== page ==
The killing of chief peace negotiator and former Afghan president Burhanuddin Rabbani has robbed Afghanistan of the only figure with the range of international contacts to end the conflict there, an influential Arab colleague said on Saturday.
“Whoever killed Burhanuddin Rabbani, the intention was to kill any opportunity for peace and stability in Afghanistan,” said Abdullah Anas, a former anti--Soviet fighter and Algerian Islamist activist, who has worked behind the scenes in recent years to prepare contacts between warring Afghan factions.
“After this assassination, to be honest, I do not know what will happen ... Any group who was behind this assassination meant to close the door of stability in Afghanistan,” he said.
Rabbani’s killing at his Kabul home on Tuesday by a bomber claiming to be carrying a message of peace from the Taliban leadership has triggered fears of dangerous divisions in Afghans fighting the Taliban-led insurgency.
In the past year, Anas has assisted the High Peace Council overseen by Rabbani and a few weeks ago was named Rabbani’s adviser for peace talks in Europe.
Speaking from Britain, where he is now based, Anas said Rabbani’s varied career in politics, academia and international Islamic circles, and his record of cooperating with Afghan ethnic groups in the anti-Soviet war of the 1980s, made him acceptable to many inside the country and out as an interlocutor in peace talks.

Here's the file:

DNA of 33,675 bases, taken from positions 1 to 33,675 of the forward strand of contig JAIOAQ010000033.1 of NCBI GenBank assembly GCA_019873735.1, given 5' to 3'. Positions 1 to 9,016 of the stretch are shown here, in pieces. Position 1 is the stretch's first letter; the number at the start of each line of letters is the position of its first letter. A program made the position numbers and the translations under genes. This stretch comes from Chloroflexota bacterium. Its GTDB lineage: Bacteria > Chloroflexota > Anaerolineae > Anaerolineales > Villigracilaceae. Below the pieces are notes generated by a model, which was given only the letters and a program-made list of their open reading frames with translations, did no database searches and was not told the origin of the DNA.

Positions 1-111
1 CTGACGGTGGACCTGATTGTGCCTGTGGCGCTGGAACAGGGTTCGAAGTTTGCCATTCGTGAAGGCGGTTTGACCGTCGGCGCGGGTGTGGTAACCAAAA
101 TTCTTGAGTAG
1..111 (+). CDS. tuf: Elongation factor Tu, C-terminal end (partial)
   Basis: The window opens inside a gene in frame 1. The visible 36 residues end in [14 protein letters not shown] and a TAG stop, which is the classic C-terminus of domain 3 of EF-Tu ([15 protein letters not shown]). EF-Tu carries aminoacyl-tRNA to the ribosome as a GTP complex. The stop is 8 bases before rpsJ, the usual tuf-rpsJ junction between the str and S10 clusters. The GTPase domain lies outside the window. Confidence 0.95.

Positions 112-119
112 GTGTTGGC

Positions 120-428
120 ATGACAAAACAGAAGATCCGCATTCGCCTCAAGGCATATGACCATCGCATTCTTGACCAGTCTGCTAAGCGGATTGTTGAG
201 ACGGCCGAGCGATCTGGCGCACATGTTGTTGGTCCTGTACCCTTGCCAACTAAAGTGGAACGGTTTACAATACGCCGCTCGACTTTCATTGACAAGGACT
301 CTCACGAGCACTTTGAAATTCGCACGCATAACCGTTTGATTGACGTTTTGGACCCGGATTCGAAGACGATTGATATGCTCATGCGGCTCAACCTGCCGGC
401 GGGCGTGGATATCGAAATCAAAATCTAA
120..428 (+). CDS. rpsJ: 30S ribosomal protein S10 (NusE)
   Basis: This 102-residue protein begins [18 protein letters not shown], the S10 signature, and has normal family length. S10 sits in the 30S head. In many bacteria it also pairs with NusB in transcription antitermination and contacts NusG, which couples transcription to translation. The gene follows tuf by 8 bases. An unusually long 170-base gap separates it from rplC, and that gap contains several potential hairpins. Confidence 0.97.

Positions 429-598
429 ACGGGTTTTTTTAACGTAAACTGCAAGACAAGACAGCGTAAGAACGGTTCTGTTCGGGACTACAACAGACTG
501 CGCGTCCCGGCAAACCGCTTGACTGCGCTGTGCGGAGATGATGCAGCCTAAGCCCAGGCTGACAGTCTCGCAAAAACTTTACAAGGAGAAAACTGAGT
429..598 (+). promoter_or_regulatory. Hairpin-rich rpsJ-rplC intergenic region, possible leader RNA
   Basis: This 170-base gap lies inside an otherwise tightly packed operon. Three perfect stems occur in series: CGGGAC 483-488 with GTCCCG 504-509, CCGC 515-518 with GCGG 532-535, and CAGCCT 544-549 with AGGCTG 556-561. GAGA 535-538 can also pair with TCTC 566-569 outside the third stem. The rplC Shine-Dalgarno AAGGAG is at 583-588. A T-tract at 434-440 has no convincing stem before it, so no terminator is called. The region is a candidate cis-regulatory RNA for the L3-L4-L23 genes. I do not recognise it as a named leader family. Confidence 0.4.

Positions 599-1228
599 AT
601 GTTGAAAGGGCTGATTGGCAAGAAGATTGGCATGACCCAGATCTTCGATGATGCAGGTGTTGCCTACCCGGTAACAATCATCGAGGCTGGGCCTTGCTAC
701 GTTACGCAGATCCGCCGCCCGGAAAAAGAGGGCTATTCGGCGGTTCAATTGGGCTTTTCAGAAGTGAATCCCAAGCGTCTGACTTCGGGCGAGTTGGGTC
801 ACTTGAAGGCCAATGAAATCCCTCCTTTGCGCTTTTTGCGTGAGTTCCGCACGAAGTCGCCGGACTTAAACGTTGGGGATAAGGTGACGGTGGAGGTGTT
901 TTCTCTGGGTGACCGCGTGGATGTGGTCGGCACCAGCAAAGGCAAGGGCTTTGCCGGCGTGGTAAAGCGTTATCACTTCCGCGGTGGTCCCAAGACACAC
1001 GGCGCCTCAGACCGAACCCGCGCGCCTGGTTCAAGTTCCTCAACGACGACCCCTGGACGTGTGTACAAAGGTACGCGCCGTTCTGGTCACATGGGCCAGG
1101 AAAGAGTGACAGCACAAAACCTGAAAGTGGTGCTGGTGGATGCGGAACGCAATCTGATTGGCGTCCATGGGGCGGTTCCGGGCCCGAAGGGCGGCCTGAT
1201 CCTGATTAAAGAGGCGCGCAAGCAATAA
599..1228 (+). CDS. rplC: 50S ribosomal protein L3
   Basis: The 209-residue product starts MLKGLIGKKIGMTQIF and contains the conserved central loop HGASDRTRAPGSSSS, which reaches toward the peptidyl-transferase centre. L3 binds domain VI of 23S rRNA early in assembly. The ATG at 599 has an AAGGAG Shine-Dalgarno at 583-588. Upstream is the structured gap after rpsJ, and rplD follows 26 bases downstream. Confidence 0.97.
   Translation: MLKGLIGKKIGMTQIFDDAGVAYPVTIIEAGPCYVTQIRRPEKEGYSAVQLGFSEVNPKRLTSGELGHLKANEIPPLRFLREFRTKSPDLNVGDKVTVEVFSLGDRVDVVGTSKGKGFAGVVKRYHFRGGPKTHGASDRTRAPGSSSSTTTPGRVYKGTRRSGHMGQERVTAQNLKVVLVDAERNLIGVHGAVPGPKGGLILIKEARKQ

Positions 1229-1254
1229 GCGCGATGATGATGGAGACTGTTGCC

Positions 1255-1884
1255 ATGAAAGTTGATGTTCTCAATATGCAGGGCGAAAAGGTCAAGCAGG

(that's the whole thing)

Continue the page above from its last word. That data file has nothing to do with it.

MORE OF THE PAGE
Anas said Rabbani was not comparable to other politicians inside Afghanistan, most of whom where limited in their contacts due to ethnic or political background and therefore not well placed for the international mediation likely to be required.
Some Afghans fear the country’s most high-profile killing since the 2001 overthrow of the Taliban will re-open fractures from Afghanistan’s civil war and make peace more elusive.
“Politically this assassination is assassinating stability and reconciliation in Afghanistan, because to target such a personality, so balanced politically and socially, it’s at the heart of that goal. There is no way for happiness to come back to Afghanistan but through reconciliation. Nothing else,” Anas said.
Rabbani, a professor, president and mujahidin fighter, was the most prominent surviving leader of the ethnic Tajik-dominated Northern Alliance of fighters and politicians. In recent years he had established an uneasy alliance with Afghan President Hamid Karzai, who comes from the largely Pashtun south, but the rapprochement and the push for talks with the Taliban were not supported by all of his old allies.
Not everyone is mourning Rabbani. His appointment was divisive, largely because of his mujahidin past and his role in the civil war that followed the fall of the Soviet-backed government and devastated Kabul.
However, Anas said Rabbani had exceptional connections across Afghanistan’s ethnic communities that were vital for peace talks.
“Although he was a Tajik ... his organization during the Soviet war contained many, many big commanders from the Pashtuns, from Kandahar ... Paktia, Jalalabad and elsewhere,” Anas said.
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